Securities Law Prof Blog

Editor: Eric C. Chaffee
Univ. of Toledo College of Law

Tuesday, July 6, 2010

Rose on Risk and Corporate Governance

Regulating Risk by 'Strengthening Corporate Governance' , by Paul Rose, Ohio State University Moritz College of Law, was recently posted on SSRN.  Here is the abstract:

This paper, presented at the “Regulating Risk” symposium at the University of Connecticut School of Law, April 16, 2010, briefly reviews the connection between risk and corporate governance, then examines the “strengthening corporate governance” provisions of Subtitle G of the Restoring American Financial Stability Act of 2010 (also known as the “Dodd Bill”). The corporate governance provisions, covering majority voting for director elections, proxy access, and the separation of the roles of CEO and chairman of the board, seem likely to have one of two possible effects. On the one hand, the provisions may be pernicious, in that they further enhance shareholder power without a clear justification for increased shareholder power, and more particularly without a justification for shareholder power as a risk management device. Indeed, the Dodd Bill’s corporate governance provisions may work at cross-purposes to the risk management intent of the remainder of the Dodd Bill: the corporate governance provisions operate under the assumption that enhanced shareholder power will result in better monitoring of managerial behavior, which presumably will help to prevent future crisis, but both theory and evidence suggests that diversified shareholders generally prefer companies to take risks that other constituencies (including taxpayers) would not prefer.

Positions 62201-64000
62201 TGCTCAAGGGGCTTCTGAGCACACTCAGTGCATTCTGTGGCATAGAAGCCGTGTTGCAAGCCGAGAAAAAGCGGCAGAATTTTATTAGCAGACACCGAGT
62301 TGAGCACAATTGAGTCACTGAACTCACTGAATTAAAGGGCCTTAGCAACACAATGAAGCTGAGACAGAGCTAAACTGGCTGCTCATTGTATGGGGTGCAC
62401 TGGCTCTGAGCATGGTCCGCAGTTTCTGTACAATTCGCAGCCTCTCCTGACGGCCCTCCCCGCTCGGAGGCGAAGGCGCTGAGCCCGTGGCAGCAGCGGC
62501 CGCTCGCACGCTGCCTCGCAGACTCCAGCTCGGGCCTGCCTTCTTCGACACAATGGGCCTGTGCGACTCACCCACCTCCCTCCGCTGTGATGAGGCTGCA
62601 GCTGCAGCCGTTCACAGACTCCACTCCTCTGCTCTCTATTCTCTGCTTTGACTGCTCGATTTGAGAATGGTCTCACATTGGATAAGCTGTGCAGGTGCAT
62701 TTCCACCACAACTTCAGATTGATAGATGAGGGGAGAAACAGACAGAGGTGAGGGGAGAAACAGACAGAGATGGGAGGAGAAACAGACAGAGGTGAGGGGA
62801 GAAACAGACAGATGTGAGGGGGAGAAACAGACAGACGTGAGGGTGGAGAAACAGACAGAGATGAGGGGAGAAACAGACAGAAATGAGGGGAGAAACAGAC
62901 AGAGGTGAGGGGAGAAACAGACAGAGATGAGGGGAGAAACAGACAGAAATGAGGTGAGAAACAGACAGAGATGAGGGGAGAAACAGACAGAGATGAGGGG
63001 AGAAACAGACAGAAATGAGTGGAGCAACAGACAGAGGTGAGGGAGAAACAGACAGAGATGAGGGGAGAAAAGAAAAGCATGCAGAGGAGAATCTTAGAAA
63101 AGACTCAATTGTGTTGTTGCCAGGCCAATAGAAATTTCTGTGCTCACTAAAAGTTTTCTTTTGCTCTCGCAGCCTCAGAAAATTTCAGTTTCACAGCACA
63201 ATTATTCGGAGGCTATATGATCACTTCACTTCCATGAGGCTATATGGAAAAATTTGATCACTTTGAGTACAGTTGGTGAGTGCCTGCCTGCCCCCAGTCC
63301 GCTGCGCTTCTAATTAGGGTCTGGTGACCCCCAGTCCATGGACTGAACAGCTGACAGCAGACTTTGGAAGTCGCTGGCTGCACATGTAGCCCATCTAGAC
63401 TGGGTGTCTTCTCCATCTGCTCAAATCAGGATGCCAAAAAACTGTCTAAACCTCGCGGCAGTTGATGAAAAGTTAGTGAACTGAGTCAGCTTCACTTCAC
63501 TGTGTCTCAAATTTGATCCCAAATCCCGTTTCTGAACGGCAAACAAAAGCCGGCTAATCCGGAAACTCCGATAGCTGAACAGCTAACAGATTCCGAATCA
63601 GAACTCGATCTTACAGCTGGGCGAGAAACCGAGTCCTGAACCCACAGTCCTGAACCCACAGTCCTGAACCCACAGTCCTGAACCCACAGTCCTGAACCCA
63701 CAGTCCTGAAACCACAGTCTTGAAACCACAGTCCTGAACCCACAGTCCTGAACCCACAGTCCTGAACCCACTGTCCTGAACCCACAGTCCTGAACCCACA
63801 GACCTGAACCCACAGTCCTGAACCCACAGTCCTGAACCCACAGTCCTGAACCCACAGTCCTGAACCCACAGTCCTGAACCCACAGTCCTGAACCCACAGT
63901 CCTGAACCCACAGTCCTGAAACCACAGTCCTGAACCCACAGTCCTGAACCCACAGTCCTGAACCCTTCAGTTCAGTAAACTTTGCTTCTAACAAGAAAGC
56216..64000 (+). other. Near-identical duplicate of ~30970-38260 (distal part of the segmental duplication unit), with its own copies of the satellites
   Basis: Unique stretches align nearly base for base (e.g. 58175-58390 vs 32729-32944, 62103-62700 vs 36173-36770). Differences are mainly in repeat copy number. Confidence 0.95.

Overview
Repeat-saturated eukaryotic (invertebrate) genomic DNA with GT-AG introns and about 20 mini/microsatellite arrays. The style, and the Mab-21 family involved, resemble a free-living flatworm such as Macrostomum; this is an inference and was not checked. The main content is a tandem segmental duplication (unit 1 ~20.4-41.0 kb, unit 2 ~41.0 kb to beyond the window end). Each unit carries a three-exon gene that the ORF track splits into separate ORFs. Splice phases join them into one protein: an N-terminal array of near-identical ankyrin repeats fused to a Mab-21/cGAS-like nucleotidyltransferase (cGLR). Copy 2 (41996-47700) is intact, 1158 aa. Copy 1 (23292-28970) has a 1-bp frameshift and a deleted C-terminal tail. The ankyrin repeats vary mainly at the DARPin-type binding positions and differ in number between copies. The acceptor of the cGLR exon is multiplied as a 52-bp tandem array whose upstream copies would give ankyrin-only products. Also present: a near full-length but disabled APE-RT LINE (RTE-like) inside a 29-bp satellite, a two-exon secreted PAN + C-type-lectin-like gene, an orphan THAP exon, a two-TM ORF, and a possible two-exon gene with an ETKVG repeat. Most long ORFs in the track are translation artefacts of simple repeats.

On the other hand, the Dodd Bill may have very little effect on investor behavior or risk management. Increases in shareholder power over the past years (fundamentally the result of increased federal regulation) have made management more responsive to - and in some cases probably overly responsive to - shareholder concerns over agency costs. Indeed, some of the proposed reforms already have been or were likely to have been put in place at most public companies. If private ordering is already working, what is the point of imposing strict governance constructs across the market as a whole, especially when most of the affected firms are victims of, rather than contributors to, the Financial Crisis?

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